LAHORE - Nine new realities will come into play in today’s polls which are eventually going to seal the fate of the nation and the political parties.

None of the nine factors being discussed below existed at the time of 2013 elections.

For the first time in country’s history, this election is going to be a battle of the narratives built by the major political parties over the past five years. They are in the elections this time to sell their respective narratives to the electorate.

PTI has pledged to build a new Pakistan which is corruption free though with the help of the same old masons. PML-N has built its narrative against the establishment which it thinks has no regard for the people’s mandate.

It is going to elections with the slogan of “vote ko izzat do” (Give respect to people’s vote). The PML-N expects the voters to give weight to its development work of its last tenure also.

PPP, on the other hand, has built its credentials of a progressive, forward-looking party with zero tolerance for the extremists and terrorism. In all his election speeches, its Chairman Bilawal Bhutto Zardari has tried to portray the PML-N and the PTI as pro-Taliban parties.

He has also been vocal against the PML-N for being slow on the implementation of the National Action Plan devised to defeat terrorism in 2014.

PPP leaders think that a peaceful and progressive Pakistan will help resolve all the issues plaguing this nation.

Who eventually emerges victorious in this battle of the narratives will be clear after the election results.

Entry of new religious parties into the 2018 elections and revival of the MMA is also a new factor which is not without its political impact.

This time, none of the major political parties is going to have its share of the religious vote which, otherwise, might have been polled either in favour of the PML-N or the PTI.

A good number of candidates belonging to Tehreek-e-Labbaik and Allah-O-Akbar led by Maulana Khadim Hussain Rizvi and Hafiz Muhammad Saeed respectively are in the run for the first time.

The former is seeking votes on the issue of Khatm-e-Nabuwat (Finality of the Prophethood) while the latter is luring the voters for its anti-India stance. Both these parties are in the race to capture the vote bank which previously belonged to the PML-N, a party which according to them had revived the once settled issue of Khatm-e-Nabuwat and which also had visible tilt towards India despite latter’s atrocities on the innocent Kashmiris struggling for their right to independence.

These parties have their small pockets of votes in different constituencies, but their vote may prove decisive in favour of or against the major parties candidates who are in close contest in certain constituencies.

In a recent by-election held in old NA-120 (Lahore), Tehreek-e-Labbaik candidate fetched over 14,000 votes, thereby reducing margin of victory of the PML-N candidate, Begum Kalsoom Nawaz. This party is banking on the Brelvi vote which traditionally goes in favour of the PML-N.

This time, the major religio-political parties like the JI and JUI-F are in the arena under the banner of MMA. This alliance had proved effective in 2002 elections when MMA formed government in KP with Akram Durrani as the then chief minister.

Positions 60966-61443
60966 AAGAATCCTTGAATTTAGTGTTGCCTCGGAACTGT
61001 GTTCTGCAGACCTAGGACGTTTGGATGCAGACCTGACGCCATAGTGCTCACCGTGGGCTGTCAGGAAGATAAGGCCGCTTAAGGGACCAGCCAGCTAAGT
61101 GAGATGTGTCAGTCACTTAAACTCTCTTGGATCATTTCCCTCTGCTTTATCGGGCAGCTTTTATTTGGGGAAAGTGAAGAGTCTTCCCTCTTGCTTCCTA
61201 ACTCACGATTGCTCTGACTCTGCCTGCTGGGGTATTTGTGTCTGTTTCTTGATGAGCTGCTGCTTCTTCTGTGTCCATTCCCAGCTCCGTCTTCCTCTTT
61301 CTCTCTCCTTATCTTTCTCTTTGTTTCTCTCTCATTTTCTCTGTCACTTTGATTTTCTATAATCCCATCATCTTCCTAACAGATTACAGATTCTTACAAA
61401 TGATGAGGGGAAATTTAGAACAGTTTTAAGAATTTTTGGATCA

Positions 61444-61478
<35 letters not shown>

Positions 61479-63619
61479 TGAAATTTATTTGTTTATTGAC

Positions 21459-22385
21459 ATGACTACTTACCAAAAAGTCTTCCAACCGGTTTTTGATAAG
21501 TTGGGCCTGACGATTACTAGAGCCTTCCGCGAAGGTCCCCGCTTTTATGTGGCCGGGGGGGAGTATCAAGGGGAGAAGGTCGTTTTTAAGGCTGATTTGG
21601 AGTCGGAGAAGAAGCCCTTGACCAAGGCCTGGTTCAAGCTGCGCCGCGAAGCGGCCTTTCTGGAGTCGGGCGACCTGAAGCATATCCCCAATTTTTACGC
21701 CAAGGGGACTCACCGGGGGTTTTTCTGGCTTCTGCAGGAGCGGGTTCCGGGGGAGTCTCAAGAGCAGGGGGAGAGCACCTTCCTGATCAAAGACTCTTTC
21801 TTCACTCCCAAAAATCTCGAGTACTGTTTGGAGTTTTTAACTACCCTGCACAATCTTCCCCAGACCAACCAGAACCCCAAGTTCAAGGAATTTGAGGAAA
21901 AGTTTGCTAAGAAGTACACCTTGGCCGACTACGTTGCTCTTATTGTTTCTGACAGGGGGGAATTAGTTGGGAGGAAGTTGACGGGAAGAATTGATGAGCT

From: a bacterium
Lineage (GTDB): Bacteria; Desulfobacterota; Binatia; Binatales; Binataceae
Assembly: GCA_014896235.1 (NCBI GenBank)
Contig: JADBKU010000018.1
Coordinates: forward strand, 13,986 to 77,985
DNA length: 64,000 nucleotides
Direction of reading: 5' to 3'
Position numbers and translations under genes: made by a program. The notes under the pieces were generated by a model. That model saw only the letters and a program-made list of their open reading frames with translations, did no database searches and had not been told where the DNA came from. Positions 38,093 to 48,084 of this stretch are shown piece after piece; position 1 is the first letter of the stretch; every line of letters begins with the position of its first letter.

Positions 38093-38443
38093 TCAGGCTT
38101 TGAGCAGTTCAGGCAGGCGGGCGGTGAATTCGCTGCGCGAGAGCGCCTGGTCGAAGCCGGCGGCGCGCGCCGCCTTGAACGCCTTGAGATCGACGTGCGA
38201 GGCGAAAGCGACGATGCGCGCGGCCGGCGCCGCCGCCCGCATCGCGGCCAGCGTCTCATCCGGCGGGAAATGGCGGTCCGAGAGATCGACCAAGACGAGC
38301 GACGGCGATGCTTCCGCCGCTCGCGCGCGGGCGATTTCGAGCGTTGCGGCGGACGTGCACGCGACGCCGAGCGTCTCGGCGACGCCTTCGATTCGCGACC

The presence of MMA and the new religious parties in this election will also give rise to polarisation of religious vote which may also prove self-destructive for them.

Present elections are being held under new delimitations.

Majority of the contesting candidates have lost their old constituencies along with their previous support base. Nonetheless, a few contestants might be happy with the new arrangement after having areas under them which traditionally support their party. It may not affect the overall vote bank of the political parties, but the new delimitations may affect the individual performance of certain candidates.

The emergence of a powerful social media is another factor which had little relevance in 2013 elections. It is a new tool to reach out to the electorate and influence their opinions. The social media cells of political parties were more active than ever this time. It also gave a new dimension to the traditional canvassing which has its limitations.

A divided MQM in 2018 polls is a new phenomenon in country’s politics. MQM lost at least four Senate seats in March this year due to divisions in its ranks. Currently, the MQM stands divided into three factions led by Mustafa Kamal, Farooq Sattar and Maqbool Siddiqui. The PPP and the PTI seem to be the major beneficiary of this divide in today’s vote.

For the first time perhaps, head of a major political party would be in jail along with his daughter as the country goes to polls today.

It is however yet to be seen whether or not his party gets the sympathy vote to regain power yet again.

PPP this time is going to elections with a young but energetic leader Bilawal Bhutto Zardari. He ran a very sane, sensible and mature campaign unlike other parties which went beyond a certain level of decency to criticise their opponents. It may not bring any immediate gains for the party in Punjab, but it may pave the pave for its victory in the next elections.

Also, today’s polls are being held under a strong perception that establishment is backing one particular party. There was also the talk of pre-poll rigging allegedly done by forcing the PML-N candidates to switch their loyalties to the PTI. A record number of so-called electables, previously known as lotas, jumped on the PTI’s bandwagon this time.

Today’s electoral battles will also decide their fate in the polls.